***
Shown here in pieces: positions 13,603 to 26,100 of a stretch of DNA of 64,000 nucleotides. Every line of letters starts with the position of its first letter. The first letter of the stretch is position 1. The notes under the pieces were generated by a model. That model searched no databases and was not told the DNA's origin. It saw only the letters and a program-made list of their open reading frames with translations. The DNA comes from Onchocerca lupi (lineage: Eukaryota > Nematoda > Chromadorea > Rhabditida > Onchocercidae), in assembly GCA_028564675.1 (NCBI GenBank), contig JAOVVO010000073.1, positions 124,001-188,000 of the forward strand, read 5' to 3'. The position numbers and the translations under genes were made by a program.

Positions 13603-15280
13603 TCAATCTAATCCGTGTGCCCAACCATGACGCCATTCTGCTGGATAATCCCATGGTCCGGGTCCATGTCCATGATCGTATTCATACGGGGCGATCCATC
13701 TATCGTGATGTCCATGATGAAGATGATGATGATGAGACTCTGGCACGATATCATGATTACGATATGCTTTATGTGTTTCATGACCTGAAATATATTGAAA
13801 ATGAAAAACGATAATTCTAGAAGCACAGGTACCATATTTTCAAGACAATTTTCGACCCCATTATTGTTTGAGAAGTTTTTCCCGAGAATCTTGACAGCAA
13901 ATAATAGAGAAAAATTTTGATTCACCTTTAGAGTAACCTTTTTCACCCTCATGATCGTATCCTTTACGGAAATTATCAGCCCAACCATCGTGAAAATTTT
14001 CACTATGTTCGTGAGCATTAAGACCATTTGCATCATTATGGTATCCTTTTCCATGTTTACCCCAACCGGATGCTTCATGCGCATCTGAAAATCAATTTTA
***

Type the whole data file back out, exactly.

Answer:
Shown here in pieces: positions 13,603 to 26,100 of a stretch of DNA of 64,000 nucleotides. Every line of letters starts with the position of its first letter. The first letter of the stretch is position 1. The notes under the pieces were generated by a model. That model searched no databases and was not told the DNA's origin. It saw only the letters and a program-made list of their open reading frames with translations. The DNA comes from Onchocerca lupi (lineage: Eukaryota > Nematoda > Chromadorea > Rhabditida > Onchocercidae), in assembly GCA_028564675.1 (NCBI GenBank), contig JAOVVO010000073.1, positions 124,001-188,000 of the forward strand, read 5' to 3'. The position numbers and the translations under genes were made by a program.

Positions 13603-15280
13603 TCAATCTAATCCGTGTGCCCAACCATGACGCCATTCTGCTGGATAATCCCATGGTCCGGGTCCATGTCCATGATCGTATTCATACGGGGCGATCCATC
13701 TATCGTGATGTCCATGATGAAGATGATGATGATGAGACTCTGGCACGATATCATGATTACGATATGCTTTATGTGTTTCATGACCTGAAATATATTGAAA
13801 ATGAAAAACGATAATTCTAGAAGCACAGGTACCATATTTTCAAGACAATTTTCGACCCCATTATTGTTTGAGAAGTTTTTCCCGAGAATCTTGACAGCAA
13901 ATAATAGAGAAAAATTTTGATTCACCTTTAGAGTAACCTTTTTCACCCTCATGATCGTATCCTTTACGGAAATTATCAGCCCAACCATCGTGAAAATTTT
14001 CACTATGTTCGTGAGCATTAAGACCATTTGCATCATTATGGTATCCTTTTCCATGTTTACCCCAACCGGATGCTTCATGCGCATCTGAAAATCAATTTTA